Sunday, 26 February 2017

10:29 – It was 28F (-2C) when I took Colin out this morning. The snow never arrived, and today is sunny, breezy, and cool. Things are to warm up tomorrow and stay warmer for several days, until they start to cool down again on Thursday. Even our recent “cool” days are well above normal temperatures. I blame it on global warming. More work on taxes today. I hope to finish.

I keep reading all these news stories about how the Republicans are going to have to come up with medical insurance that covers pre-existing conditions. That’s the most popular aspect of Obamacare, and it’s popular because it’s a welfare giveaway. The simple fact is that health insurance cannot cover pre-existing conditions. If it does, by definition, it’s not insurance. It’s welfare. Even assigned risk pools are welfare, because the premia they charge are insufficient to cover expenses, which must be made up for either by having the taxpayers foot the bill or having normal customers pay more than they should.

I see all these stories about how we must continue to cover pre-existing conditions. I just read one in the paper this morning about a woman in Englewood, CO who has breast cancer and is paying $345/month for health insurance under Obamacare. She should be paying much, much more. Probably at least ten times as much, if not 20 or 50 times as much. She can’t afford that? Sorry, but that doesn’t mean the rest of us should have to pay for her care. They don’t mention if she has any assets, but if she does, those should be liquidated and go to pay for her care before any taxpayer monies or other subsidies are provided to her. Not that I think she should receive any subsidies. We’d all be better off as a group if subsidies were entirely eliminated and people had to pay their own way. I’m sorry for her trouble, but not sorry enough to pay for it myself.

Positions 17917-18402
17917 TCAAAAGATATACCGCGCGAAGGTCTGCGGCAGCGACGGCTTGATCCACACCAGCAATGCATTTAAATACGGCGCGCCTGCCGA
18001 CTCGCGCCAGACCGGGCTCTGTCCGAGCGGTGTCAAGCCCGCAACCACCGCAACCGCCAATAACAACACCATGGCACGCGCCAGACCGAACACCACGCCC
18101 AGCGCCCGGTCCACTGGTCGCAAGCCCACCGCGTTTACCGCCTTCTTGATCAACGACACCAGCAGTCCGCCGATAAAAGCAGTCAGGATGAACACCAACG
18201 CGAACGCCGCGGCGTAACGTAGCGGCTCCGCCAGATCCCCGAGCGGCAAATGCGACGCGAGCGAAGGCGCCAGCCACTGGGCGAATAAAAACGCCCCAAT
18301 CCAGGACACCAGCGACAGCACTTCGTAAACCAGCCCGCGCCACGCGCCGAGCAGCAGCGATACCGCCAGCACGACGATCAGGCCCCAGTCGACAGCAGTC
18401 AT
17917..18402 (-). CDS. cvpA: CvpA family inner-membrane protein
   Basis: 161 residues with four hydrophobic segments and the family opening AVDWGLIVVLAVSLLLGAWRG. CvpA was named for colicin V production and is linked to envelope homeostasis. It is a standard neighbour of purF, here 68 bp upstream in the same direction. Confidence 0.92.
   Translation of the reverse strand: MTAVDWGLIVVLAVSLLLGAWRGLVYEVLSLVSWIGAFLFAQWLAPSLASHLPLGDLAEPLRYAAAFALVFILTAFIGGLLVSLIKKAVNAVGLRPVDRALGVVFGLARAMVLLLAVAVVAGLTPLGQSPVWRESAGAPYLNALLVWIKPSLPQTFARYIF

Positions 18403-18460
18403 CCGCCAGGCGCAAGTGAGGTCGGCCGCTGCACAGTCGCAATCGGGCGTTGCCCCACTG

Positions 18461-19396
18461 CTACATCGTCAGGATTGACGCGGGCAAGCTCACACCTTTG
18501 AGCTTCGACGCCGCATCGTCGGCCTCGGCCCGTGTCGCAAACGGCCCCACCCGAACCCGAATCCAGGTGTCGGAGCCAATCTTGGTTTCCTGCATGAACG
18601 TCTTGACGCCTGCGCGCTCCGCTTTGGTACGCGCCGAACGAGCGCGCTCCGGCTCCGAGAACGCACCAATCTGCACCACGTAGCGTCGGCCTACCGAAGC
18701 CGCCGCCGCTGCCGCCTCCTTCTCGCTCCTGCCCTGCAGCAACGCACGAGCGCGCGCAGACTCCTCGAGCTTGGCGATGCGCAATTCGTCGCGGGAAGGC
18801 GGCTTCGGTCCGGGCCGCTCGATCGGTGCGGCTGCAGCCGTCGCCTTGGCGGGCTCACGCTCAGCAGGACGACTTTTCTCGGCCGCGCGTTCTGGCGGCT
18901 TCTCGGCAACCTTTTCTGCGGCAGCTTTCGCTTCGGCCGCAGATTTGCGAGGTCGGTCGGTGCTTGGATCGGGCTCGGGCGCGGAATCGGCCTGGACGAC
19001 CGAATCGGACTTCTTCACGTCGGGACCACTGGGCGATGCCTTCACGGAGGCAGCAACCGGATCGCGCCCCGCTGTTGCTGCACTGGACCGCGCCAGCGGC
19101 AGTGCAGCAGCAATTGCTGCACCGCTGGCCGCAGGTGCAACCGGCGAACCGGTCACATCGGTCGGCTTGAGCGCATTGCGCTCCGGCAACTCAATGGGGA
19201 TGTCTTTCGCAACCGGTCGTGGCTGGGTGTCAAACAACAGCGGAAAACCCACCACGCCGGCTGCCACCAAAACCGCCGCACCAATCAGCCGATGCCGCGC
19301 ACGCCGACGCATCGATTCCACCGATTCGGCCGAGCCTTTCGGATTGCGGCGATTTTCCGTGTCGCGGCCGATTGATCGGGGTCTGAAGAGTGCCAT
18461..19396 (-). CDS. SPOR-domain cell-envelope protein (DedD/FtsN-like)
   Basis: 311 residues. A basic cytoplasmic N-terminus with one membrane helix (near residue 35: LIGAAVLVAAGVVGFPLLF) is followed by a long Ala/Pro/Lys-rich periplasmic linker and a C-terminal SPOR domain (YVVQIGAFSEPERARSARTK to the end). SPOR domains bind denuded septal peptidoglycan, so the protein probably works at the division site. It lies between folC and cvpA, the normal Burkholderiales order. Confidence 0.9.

Worst case, she’d simply have to do without medical care. Not that that would matter much to the outcome. With or without medical care, she’ll live about the same amount of time. Like most “modern medicine” the care she’ll be receiving with the subsidy won’t actually help her much. My attitude is that we should supply as much oxycodone (or levomethorphan) as she wants to take and let her die as nature intended.

More than 90% of medical spending in this country is similarly wasted on things that can’t be fixed, surgery that ultimately has no benefit, and drugs that have little or no benefit. If people want to waste their own money on useless medical treatments, that’s their business. But subsidizing that care is an outrageous waste of taxpayer money.

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